“The central banks have been creating money out of nothing with quantitative easing, but what if that was directed not to private banks to do their usual stupid thing of profit-making but to do useful work that the central banks designate by some simple rubric of carbon sequestration. When I read it, I thought, maybe that’s a way forward: using an existing system but more intelligently, a long-term biosphere, survivalist-type method.”

Kim Stanley Robinson Bears Witness to Our Climate Futures https://www.thenation.com/article/culture/qa-kim-stanley-robinson/ via Instapaper

]]>
tag:digitalethics.net,2013:Post/1721154 2021-08-06T06:48:50Z 2021-08-06T06:48:51Z DeGrowth?
https://www.newyorker.com/magazine/2020/02/10/can-we-have-prosperity-without-growth

Once confined to the margins, the ecological critique of economic growth has gained widespread attention. At a United Nations climate-change summit in September, the teen-age Swedish environmental activist Greta Thunberg declared, “We are in the beginning of a mass extinction, and all you can talk about is money and fairy tales of eternal economic growth. How dare you!” The degrowth movement has its own academic journals and conferences. Some of its adherents favor dismantling the entirety of global capitalism, not just the fossil-fuel industry. Others envisage “post-growth capitalism,” in which production for profit would continue, but the economy would be reorganized along very different lines. In the influential book “Prosperity Without Growth: Foundations for the Economy of Tomorrow,” Tim Jackson, a professor of sustainable development at the University of Surrey, in England, calls on Western countries to shift their economies from mass-market production to local services—such as nursing, teaching, and handicrafts—that could be less resource-intensive. Jackson doesn’t underestimate the scale of the changes, in social values as well as in production patterns, that such a transformation would entail, but he sounds an optimistic note: “People can flourish without endlessly accumulating more stuff. Another world is possible.”



]]>
tag:digitalethics.net,2013:Post/1719449 2021-08-01T11:02:00Z 2021-08-01T11:02:01Z Degrowth
https://www.exponentialview.co/ev-333p/


That, ultimately, for degrowth to work, 86% of people living in the richer world would need to see their standard of living decline for a decade or more. This would be politically unacceptable or as Milanovic says “now, the relevance of moral preaching of abstinence is close to zero.” It is a thought-provoking essay. (See also: An exemplary overview of the degrowth movement, read John Cassidy in The New Yorker.)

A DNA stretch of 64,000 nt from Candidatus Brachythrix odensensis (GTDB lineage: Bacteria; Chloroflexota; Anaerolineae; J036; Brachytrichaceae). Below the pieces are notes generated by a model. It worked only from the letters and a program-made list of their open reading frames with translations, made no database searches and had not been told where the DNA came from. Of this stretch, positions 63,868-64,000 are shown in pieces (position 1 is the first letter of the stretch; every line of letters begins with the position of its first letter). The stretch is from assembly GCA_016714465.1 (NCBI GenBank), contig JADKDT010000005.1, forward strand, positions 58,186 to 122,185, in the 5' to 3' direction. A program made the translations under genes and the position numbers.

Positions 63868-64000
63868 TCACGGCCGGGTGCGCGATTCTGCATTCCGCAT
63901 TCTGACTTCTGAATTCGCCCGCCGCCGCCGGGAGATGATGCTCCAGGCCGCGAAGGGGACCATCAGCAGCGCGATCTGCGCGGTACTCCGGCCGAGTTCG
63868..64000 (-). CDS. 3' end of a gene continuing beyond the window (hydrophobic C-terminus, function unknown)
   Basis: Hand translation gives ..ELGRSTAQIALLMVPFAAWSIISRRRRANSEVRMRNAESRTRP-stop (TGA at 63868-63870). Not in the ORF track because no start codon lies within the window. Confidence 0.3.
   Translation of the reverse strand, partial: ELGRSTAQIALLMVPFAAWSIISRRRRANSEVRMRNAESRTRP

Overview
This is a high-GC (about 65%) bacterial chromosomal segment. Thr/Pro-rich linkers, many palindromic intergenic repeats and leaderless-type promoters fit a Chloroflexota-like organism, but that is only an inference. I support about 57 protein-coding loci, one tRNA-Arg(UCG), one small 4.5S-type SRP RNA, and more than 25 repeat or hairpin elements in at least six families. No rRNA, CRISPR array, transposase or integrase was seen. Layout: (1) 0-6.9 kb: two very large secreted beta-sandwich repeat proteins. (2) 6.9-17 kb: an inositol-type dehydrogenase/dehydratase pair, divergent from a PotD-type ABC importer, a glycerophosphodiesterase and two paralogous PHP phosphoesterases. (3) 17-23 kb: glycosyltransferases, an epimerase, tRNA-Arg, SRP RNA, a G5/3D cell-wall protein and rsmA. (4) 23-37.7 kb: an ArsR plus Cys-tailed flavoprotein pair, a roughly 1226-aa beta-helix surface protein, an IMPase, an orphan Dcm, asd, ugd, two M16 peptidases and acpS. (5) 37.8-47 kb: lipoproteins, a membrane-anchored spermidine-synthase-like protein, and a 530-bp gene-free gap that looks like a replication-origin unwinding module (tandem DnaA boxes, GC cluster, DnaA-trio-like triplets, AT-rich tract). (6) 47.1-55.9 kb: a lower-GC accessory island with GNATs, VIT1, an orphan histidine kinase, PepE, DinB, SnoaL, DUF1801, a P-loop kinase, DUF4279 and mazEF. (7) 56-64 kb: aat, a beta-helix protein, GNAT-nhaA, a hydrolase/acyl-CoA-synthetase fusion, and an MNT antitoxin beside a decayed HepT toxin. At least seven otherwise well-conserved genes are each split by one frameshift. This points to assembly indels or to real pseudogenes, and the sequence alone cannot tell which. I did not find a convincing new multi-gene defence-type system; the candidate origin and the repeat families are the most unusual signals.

]]>
tag:digitalethics.net,2013:Post/1718886 2021-07-30T17:10:58Z 2021-07-30T17:10:59Z The world is much better; The world is awful; The world can be much better - Our World in Data ]]> tag:digitalethics.net,2013:Post/1717016 2021-07-24T22:29:14Z 2021-07-27T15:38:09Z Read “the ministry of the future’
Gerd Leonhard
www.futuristgerd.com
www.gerdtube.com
gerd@hey.com  (personal)
gerd@thefuturesagency.com  (business)
Check my new updates page
]]>
tag:digitalethics.net,2013:Post/1715268 2021-07-19T20:39:26Z 2021-07-19T20:39:26Z The LTSE ]]> tag:digitalethics.net,2013:Post/1715242 2021-07-19T19:30:09Z 2021-07-19T19:38:31Z Peak populism
https://www.theatlantic.com/ideas/archive/2021/07/peak-populism/619368/


Extremist leaders remain in power in some of the world’s most populous democracies. But even some of those strongmen are now starting to face a real reversal of fortune.


Jair Bolsonaro, a former army captain known for his extremist rhetoric and open nostalgia for Brazil’s departed military dictatorship, unexpectedly assumed the country’s presidency in 2019. But he is now in deep political trouble. Lacking loyal allies in the country’s Congress, Bolsonaro has so far proved unable to concentrate power and, thanks to his disastrous mishandling of the coronavirus pandemic, his popularity has plummeted. Luiz Inácio Lula da Silva, a former president better known simply as Lula, is likely to beat Bolsonaro in an upcoming election.